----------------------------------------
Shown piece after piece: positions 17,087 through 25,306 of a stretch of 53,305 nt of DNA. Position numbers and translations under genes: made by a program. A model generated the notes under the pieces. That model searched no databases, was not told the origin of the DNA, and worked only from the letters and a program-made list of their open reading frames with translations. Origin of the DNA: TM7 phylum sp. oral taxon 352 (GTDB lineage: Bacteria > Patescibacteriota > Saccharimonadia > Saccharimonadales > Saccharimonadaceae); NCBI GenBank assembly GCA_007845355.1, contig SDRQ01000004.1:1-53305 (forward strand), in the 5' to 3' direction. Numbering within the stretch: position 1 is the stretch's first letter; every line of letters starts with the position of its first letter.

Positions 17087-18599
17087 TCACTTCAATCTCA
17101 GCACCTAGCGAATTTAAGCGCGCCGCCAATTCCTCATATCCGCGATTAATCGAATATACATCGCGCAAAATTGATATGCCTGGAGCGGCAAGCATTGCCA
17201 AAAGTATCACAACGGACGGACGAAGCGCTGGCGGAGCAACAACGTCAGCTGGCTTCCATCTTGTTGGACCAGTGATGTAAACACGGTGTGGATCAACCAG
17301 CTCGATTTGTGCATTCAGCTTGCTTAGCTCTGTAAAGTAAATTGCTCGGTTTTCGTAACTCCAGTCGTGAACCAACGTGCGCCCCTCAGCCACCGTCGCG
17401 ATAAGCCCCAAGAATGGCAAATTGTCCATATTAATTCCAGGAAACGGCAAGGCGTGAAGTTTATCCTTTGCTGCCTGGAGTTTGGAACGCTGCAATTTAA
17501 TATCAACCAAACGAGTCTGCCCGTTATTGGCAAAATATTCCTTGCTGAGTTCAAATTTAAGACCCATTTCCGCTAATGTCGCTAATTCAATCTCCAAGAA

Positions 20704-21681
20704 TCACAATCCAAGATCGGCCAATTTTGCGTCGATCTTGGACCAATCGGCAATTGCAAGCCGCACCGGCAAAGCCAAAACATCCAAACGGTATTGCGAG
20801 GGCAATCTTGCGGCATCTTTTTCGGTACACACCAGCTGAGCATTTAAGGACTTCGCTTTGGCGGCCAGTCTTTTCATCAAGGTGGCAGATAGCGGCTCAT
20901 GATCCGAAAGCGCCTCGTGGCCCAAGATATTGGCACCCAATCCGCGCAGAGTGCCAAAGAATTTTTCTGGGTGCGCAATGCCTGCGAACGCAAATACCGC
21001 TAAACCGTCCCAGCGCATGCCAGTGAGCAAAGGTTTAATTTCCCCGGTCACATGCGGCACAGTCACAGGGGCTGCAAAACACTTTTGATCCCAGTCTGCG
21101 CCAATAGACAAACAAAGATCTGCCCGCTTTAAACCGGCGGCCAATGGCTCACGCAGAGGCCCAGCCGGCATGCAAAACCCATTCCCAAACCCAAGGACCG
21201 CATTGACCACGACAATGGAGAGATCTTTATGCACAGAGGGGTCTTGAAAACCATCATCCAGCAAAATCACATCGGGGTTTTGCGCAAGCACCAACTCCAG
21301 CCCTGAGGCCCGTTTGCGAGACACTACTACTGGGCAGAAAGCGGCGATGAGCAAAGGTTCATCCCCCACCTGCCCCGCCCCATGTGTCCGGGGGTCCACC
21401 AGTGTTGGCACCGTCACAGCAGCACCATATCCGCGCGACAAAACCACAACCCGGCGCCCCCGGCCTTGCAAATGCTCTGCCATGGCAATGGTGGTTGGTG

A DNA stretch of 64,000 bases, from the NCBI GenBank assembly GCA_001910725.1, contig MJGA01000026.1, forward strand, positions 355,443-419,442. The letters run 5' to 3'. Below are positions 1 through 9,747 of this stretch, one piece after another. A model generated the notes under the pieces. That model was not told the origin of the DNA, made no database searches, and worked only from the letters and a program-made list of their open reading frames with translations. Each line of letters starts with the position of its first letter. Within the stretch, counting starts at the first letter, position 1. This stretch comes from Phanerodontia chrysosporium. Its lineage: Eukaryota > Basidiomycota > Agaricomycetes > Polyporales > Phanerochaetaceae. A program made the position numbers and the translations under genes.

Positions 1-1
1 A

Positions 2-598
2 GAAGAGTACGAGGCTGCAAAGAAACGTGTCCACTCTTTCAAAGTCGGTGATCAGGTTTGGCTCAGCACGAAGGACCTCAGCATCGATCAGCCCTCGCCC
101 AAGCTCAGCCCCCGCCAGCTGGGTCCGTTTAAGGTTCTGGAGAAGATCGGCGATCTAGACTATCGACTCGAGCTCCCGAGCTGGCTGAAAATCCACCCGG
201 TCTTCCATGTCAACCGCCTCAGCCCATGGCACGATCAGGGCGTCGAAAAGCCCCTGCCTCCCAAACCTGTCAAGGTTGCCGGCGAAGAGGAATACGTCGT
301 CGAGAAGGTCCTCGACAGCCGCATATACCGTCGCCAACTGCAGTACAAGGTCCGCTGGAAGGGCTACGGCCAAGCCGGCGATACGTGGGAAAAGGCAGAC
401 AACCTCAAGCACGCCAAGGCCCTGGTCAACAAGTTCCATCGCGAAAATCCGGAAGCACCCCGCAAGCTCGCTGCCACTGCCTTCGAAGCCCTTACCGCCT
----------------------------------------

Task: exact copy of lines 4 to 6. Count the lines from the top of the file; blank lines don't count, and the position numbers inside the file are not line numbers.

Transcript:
17101 GCACCTAGCGAATTTAAGCGCGCCGCCAATTCCTCATATCCGCGATTAATCGAATATACATCGCGCAAAATTGATATGCCTGGAGCGGCAAGCATTGCCA
17201 AAAGTATCACAACGGACGGACGAAGCGCTGGCGGAGCAACAACGTCAGCTGGCTTCCATCTTGTTGGACCAGTGATGTAAACACGGTGTGGATCAACCAG
17301 CTCGATTTGTGCATTCAGCTTGCTTAGCTCTGTAAAGTAAATTGCTCGGTTTTCGTAACTCCAGTCGTGAACCAACGTGCGCCCCTCAGCCACCGTCGCG